Thursday, January 12, 2017

My Year in Reading: 2016 (Part 1)

If you haven't guessed already, I love books. At one of my annual check-ups, the doctor always asked if I have any hobbies, and I always reply, "Yes, I read." Then I spend the rest of the check-up feeling guilty that I don't have a healthier hobby like running marathons or making green smoothies.

But, a few years ago, I realized that for my particular personality and spirit, I need a steady inflow (and an occasional outflow) of beautiful words or my soul starts to wither. So I read-- for my health.

For the past three years or so, I've been keeping a book journal to track my progress and make a central place for all the quotes I scribble down in my notebooks haphazardly next to the menu plan and the kids' school stuff. I've also been setting myself a goal of books to read, and this is the first year that I actually exceeded my goal. I aimed for 52 books and read 62.

January always leaves me with a big stack of books from Christmas and my birthday. Looking back over the past few years, the books that have spoken to me most have been stories of the healing and transformative power of home and community.  Some of my favorites this year were:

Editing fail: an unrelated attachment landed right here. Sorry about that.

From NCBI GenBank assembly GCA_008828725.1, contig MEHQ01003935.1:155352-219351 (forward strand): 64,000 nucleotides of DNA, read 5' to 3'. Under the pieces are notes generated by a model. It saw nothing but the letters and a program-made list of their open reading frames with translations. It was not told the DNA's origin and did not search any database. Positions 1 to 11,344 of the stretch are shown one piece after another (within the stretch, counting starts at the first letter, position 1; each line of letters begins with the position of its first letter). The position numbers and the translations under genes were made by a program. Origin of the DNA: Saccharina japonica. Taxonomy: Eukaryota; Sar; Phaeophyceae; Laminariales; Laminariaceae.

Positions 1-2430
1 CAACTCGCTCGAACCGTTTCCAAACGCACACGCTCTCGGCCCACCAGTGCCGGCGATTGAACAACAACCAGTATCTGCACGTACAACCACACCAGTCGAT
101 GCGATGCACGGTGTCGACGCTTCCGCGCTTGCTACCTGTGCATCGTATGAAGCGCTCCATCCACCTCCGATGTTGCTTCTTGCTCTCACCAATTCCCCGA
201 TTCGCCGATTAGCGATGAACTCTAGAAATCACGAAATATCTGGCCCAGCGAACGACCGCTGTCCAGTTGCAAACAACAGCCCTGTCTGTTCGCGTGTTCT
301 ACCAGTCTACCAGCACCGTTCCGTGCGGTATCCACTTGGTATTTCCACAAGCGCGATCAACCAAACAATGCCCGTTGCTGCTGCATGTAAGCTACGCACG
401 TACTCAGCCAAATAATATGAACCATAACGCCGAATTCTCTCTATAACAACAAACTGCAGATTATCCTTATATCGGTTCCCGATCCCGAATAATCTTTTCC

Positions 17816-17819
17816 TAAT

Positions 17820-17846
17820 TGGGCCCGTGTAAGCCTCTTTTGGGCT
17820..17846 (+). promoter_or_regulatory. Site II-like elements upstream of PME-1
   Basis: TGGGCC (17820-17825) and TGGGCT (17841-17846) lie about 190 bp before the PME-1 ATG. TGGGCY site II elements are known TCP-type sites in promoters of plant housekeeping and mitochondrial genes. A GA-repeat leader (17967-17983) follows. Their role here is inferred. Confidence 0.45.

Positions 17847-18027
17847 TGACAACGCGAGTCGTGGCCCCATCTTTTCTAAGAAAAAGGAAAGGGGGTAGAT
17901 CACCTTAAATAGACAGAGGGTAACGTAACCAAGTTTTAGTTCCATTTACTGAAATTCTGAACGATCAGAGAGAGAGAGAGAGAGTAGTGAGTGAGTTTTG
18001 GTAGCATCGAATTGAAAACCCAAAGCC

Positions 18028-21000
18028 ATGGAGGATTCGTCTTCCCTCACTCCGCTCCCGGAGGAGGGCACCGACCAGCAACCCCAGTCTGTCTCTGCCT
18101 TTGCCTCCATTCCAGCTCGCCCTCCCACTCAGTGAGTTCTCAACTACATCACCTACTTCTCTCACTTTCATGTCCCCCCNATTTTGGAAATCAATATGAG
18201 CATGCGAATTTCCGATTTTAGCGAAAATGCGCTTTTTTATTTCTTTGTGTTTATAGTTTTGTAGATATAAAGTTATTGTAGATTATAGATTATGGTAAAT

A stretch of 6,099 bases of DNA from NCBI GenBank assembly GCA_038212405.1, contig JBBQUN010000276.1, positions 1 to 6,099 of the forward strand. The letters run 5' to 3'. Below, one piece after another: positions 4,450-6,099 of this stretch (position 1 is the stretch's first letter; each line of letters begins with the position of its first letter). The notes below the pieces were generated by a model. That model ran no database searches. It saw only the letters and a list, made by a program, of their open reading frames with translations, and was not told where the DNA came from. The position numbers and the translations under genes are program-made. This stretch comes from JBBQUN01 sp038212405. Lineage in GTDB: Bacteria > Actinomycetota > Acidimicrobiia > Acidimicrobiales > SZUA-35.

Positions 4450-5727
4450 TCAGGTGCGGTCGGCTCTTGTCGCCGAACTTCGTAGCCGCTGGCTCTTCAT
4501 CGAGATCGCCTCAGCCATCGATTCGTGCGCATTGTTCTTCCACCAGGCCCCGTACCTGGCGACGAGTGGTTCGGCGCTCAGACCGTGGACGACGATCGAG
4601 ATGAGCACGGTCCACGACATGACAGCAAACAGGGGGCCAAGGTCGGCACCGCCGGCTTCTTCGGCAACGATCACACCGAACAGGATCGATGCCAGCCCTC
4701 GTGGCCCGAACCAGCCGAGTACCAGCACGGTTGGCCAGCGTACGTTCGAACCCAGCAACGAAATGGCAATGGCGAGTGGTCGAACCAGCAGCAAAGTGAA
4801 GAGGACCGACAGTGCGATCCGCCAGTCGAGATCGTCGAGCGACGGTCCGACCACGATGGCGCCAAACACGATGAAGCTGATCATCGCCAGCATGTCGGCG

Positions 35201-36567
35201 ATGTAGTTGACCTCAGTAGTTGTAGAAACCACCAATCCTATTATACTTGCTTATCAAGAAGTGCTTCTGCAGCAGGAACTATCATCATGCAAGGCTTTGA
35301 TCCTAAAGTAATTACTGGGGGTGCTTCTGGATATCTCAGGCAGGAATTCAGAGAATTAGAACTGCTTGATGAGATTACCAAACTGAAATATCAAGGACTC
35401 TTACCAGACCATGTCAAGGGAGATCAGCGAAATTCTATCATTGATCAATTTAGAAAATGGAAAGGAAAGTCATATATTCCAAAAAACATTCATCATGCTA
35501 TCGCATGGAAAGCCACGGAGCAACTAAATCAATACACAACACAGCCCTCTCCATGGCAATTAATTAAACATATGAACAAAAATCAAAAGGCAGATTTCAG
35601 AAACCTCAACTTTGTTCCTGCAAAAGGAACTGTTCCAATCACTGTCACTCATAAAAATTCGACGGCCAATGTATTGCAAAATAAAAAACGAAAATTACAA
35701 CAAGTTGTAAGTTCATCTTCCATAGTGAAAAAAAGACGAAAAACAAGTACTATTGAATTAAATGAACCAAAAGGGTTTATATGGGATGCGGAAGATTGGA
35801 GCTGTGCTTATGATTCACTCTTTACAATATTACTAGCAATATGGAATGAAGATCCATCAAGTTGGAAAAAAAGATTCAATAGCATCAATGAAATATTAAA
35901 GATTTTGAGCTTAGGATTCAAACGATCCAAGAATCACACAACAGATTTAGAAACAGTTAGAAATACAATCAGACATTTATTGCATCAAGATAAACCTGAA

For the Children's Sake by Susan Schaeffer Macauley (great homeschool inspiration)

The Life-giving Home by Sally and Sarah Clarkson (adding beauty and traditions to your home)

Animal, Vegetable, Miracle by Barbara Kingsolver (I decided to reread this since we were hoping to move somewhere that I could grow things. We didn't end up moving or growing anything, but it did inspire me to fill my freezer with veggies from my farmshare.)

Little Women by Louisa May Alcott (I hadn't read this since sixth grade. So worth a reread as an adult. Marmee is so wise. She will inspire you in all new ways as a mom.)

In the House of Brede by Rumer Godden (A book about nuns that speaks beautifully about living a life of sacrifice and devotion.)

Most Disappointing Books of the Year
Emily of New Moon, Emily Climbs and Emily's Quest by L. M. Montgomery
I hate to criticize L. M. Montgomery as she has always been one of my favorite authors. I received a new set of the Emily series with the most beautiful covers, and was looking forward to rereading them. These books were a favorite in childhood. I probably would have even said I preferred Emily to Anne. But sometimes when you reread books as a parent, you find you have different feelings. It's why my husband find himself always shaking his head at Pa Ingall's adventures. As a mother of young daughters, I found myself creeped out, especially by Dean Priest's character. No older man needs to be skulking around young girls and claiming that they owe them anything.